Thursday, April 24, 2014

The Dreyfus Affair (L'Affaire Dreyfus, 1899)

One of the most ambitious films made up to its time, this 11-part historical re-creation is a departure for Georges Méliès from the fantasy and special effects films with which he is most often associated.

The film, written and directed by Méliès, depicts the events of Alfred Dreyfus' arrest, court martial and imprisonment, and began production concurrent with the actual proceedings of the Dreyfus trial. As with Méliès' other historical re-creations, such as THE CORONATION OF EDWARD VII (1902), he took advantage of the medium's capability to provide vivid depictions of current events with a documentary-like realism (all filmed on meticulously-designed sets inside Méliès' studio in Montreuil).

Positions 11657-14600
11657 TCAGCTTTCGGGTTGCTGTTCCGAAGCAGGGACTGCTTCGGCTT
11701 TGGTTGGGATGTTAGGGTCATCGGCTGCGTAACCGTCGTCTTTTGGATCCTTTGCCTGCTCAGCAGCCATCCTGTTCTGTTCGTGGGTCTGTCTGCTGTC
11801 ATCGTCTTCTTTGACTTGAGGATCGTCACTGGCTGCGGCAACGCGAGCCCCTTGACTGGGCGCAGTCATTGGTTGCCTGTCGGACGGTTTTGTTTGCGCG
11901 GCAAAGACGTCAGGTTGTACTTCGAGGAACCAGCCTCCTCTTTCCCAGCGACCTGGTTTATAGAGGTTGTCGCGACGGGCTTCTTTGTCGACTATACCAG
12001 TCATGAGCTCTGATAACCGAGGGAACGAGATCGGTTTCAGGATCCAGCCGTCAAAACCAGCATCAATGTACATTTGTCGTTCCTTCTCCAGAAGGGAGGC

The "Fight of the Reporters" sequence, in which a riot erupts among the journalists covering the court martial, is remarkably effective in engulfing the audience in the action, as dozens of reporters scurry toward and around the camera. Méliès' use of screen space here is unusual for its time, and quite a stylistic departure from his usual proscenium staging.

No comments: